But there are other reasons why mediation is preferable to court, Scott thinks, “It’s less confrontational. Courts are, by nature, adversarial. And because they are not very enabling or empowering places either, decisions arrived at after mediation can be more sustainable: the parties have ownership of them, they’ve helped make them. They’re not court orders, handed down from on high. That’s a big difference.”
Mediation, Scott says, “provides long-term solutions, especially for children. Couples sort things out for themselves, within the framework of the law, and the outcomes reflect what they need and want. The whole process is somehow more respectful, and also often more amicable.”
Her work is about finding common ground, keeping the channels open: “Taking the emotion out of the communications. Rephrasing. There will always be bitterness, of course. It’s about keeping things moving on.”
The formal process is straightforward. First, there’s an assessment to identify key areas that need sorting out (usually finances and children). That is followed by four or five 90-minute sessions, at two- or three-weekly intervals – “Any longer and the dynamic can change.” Finally, a memorandum of understanding and financial statement that, while not legal documents, can be taken to a solicitor and, if necessary, form the basis of a legal settlement.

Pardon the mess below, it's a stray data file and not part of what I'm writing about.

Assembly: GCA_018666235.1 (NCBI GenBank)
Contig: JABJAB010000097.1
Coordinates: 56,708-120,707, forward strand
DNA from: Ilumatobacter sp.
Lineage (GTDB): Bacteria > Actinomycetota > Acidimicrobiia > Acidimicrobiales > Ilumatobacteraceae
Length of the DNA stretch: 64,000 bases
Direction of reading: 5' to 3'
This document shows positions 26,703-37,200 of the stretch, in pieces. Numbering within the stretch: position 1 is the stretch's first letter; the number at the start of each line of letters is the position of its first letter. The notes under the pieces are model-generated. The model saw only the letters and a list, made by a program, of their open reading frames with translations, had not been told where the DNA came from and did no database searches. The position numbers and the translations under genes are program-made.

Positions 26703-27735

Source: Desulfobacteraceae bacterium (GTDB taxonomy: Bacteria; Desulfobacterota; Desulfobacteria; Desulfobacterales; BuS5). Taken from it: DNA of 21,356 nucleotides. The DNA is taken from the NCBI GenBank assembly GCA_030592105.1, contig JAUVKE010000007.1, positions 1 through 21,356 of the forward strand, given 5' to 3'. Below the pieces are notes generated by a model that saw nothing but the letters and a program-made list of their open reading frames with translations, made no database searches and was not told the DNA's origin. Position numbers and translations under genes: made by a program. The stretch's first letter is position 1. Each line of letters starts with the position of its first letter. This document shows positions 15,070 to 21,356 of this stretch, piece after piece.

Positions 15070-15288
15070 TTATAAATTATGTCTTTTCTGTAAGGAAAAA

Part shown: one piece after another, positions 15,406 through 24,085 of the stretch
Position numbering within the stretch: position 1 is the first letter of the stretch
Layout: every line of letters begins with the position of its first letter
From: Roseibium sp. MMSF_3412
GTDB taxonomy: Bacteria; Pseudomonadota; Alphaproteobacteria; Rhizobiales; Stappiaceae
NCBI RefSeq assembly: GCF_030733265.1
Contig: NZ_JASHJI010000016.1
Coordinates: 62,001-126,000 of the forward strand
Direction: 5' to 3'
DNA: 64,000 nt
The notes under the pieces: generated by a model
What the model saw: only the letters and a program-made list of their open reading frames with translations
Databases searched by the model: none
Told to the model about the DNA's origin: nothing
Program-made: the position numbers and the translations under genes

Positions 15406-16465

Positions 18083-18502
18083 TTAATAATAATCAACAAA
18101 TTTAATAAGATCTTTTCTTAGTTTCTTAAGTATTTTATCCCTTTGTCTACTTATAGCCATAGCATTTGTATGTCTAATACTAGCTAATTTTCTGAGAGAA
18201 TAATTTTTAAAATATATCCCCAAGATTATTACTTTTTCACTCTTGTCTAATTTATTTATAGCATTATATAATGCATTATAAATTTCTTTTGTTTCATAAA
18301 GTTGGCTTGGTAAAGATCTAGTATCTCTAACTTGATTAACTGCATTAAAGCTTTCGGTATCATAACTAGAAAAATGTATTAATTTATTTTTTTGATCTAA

Successful mediators, Scott says, must “Fully understand the law on child maintenance, on benefits, tax, pensions, wills, property – the works. You have to know that what’s suggested is legal and sustainable.”
When she started, Scott says, her ambition was “to create an environment that was so supportive, so safe, that people would actually enjoy coming to sessions.” That, she concedes, “was probably a bit naive”.
Now, although she continues to believe that good mediation “can make you feel better about your separation”, she sees the key as “an environment in which both parties feel they have been treated equally and impartially”.